Okay, we all get the idea about clearing (cleaning) the land up and leaving the desirable things. I get that and actually agree with it, but there are things to consider. Yes, of course the Fire Marshals ordered you to clean the land up, but then you cared about your land enough already and were going to do that anyway without them making you do it. But now consider the methods you use. The 24 years I spent up in Anza, California, I saw folks hire someone who was in the business of brush clearing or they themselves with their own little Adult toy Kubota Weekend Farmer Tractor and using that blade to literally scrape off several valuable inches of that biologically rich topsoil down to a clean sterile looking decomposed granite type of soil so that they could plant a yard that looks like this example below. Here's some more examples of land clearing in which selected desirable trees or shrubs are left. But often later some of those saved plants may die.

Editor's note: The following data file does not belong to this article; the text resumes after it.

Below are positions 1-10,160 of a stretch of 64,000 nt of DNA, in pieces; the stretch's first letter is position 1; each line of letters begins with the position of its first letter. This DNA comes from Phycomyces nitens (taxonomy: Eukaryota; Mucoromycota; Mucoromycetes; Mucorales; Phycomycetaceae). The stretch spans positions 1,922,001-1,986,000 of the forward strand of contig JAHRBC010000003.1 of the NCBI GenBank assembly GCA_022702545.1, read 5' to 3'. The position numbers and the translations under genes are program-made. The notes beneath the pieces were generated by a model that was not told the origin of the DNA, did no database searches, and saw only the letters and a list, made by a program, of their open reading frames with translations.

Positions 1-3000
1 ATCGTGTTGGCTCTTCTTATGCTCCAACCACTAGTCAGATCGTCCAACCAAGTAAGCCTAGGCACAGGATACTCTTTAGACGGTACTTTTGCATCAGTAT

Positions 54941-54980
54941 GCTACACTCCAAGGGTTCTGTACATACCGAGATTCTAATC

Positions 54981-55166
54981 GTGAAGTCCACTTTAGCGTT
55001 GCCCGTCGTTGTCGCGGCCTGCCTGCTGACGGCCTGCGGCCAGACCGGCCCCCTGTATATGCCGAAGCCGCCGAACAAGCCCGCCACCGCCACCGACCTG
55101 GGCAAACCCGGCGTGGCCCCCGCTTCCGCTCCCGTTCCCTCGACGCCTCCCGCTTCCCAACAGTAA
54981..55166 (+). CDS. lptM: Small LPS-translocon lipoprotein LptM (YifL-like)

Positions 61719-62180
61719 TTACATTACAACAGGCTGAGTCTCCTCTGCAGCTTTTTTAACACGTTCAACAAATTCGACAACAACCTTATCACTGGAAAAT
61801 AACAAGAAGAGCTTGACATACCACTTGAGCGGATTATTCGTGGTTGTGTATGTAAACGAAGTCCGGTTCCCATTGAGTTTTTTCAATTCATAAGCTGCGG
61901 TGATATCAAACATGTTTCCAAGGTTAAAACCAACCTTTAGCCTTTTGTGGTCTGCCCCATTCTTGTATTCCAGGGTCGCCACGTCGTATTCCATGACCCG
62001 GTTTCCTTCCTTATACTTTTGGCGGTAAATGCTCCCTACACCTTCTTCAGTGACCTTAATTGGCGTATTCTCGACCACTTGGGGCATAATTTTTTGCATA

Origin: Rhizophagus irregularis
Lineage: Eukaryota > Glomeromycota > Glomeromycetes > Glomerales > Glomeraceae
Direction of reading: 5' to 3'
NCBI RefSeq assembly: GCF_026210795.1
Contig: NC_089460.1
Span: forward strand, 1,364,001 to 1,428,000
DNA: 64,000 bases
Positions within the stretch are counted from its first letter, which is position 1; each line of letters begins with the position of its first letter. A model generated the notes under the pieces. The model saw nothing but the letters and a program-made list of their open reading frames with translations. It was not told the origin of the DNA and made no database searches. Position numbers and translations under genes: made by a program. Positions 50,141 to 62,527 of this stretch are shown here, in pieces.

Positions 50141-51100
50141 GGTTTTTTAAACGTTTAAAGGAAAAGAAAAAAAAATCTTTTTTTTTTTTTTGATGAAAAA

The photograph below this paragraph is take from the website of  "The Chaparral Institute" which was taken I believe in northern San Diego County. It illustrates panic over fire danger and the mastication method of chewing up and actually stripping the landscape to reveal nothing but raw bare sterile soil which may no longer contain the natural grid which was installed and regularly maintained by nature for thousands of years. Even if the saved single or grouped specimens of Manzanitas, Oaks or Pines make it for a time, they may eventually die as a result of being disconnected from the "Earth's Internet".  Such geographic landscape profiles don't necessarily have sub-soil water stores from which to draw from. Before the masticated land clearance, those plants were dependent on their being connected to the complete mycorrhizal and plant root grid that was networked completely around those slopes to facilitate water transportation from lower stores further down the slope during the dry season. Now they are up dry creek so to speak. This practice is parroted by many landowners who actually lose some of their prized shrubs when they believed they were doing a good thing in manicuring their property.
"California Native Plant Society" 
Here is a quote from under the photo: